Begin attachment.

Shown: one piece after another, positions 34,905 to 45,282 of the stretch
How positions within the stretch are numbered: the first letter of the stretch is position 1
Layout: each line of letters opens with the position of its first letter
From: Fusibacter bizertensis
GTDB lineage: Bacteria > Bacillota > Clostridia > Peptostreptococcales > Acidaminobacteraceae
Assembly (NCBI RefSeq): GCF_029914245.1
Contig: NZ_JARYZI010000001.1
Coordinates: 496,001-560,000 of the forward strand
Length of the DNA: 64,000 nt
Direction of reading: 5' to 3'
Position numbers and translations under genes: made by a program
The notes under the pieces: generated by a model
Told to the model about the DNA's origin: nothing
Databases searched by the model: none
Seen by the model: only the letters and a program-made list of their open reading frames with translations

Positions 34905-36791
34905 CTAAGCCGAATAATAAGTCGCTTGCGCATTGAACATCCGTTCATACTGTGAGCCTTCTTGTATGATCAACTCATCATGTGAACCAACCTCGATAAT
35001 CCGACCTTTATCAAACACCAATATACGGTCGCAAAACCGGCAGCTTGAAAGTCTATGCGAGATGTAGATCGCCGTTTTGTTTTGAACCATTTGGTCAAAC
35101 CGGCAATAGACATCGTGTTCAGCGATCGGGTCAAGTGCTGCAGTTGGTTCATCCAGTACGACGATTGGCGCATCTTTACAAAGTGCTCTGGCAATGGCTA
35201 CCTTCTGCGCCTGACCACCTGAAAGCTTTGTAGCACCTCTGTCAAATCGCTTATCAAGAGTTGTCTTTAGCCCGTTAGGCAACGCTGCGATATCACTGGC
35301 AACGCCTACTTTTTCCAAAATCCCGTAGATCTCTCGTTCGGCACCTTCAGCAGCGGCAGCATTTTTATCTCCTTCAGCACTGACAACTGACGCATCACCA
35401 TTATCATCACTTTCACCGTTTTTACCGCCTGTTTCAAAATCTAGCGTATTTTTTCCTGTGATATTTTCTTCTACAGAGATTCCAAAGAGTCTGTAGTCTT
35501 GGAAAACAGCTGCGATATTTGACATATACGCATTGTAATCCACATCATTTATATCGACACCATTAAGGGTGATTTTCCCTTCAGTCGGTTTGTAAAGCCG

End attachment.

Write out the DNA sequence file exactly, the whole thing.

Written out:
Shown: one piece after another, positions 34,905 to 45,282 of the stretch
How positions within the stretch are numbered: the first letter of the stretch is position 1
Layout: each line of letters opens with the position of its first letter
From: Fusibacter bizertensis
GTDB lineage: Bacteria > Bacillota > Clostridia > Peptostreptococcales > Acidaminobacteraceae
Assembly (NCBI RefSeq): GCF_029914245.1
Contig: NZ_JARYZI010000001.1
Coordinates: 496,001-560,000 of the forward strand
Length of the DNA: 64,000 nt
Direction of reading: 5' to 3'
Position numbers and translations under genes: made by a program
The notes under the pieces: generated by a model
Told to the model about the DNA's origin: nothing
Databases searched by the model: none
Seen by the model: only the letters and a program-made list of their open reading frames with translations

Positions 34905-36791
34905 CTAAGCCGAATAATAAGTCGCTTGCGCATTGAACATCCGTTCATACTGTGAGCCTTCTTGTATGATCAACTCATCATGTGAACCAACCTCGATAAT
35001 CCGACCTTTATCAAACACCAATATACGGTCGCAAAACCGGCAGCTTGAAAGTCTATGCGAGATGTAGATCGCCGTTTTGTTTTGAACCATTTGGTCAAAC
35101 CGGCAATAGACATCGTGTTCAGCGATCGGGTCAAGTGCTGCAGTTGGTTCATCCAGTACGACGATTGGCGCATCTTTACAAAGTGCTCTGGCAATGGCTA
35201 CCTTCTGCGCCTGACCACCTGAAAGCTTTGTAGCACCTCTGTCAAATCGCTTATCAAGAGTTGTCTTTAGCCCGTTAGGCAACGCTGCGATATCACTGGC
35301 AACGCCTACTTTTTCCAAAATCCCGTAGATCTCTCGTTCGGCACCTTCAGCAGCGGCAGCATTTTTATCTCCTTCAGCACTGACAACTGACGCATCACCA
35401 TTATCATCACTTTCACCGTTTTTACCGCCTGTTTCAAAATCTAGCGTATTTTTTCCTGTGATATTTTCTTCTACAGAGATTCCAAAGAGTCTGTAGTCTT
35501 GGAAAACAGCTGCGATATTTGACATATACGCATTGTAATCCACATCATTTATATCGACACCATTAAGGGTGATTTTCCCTTCAGTCGGTTTGTAAAGCCG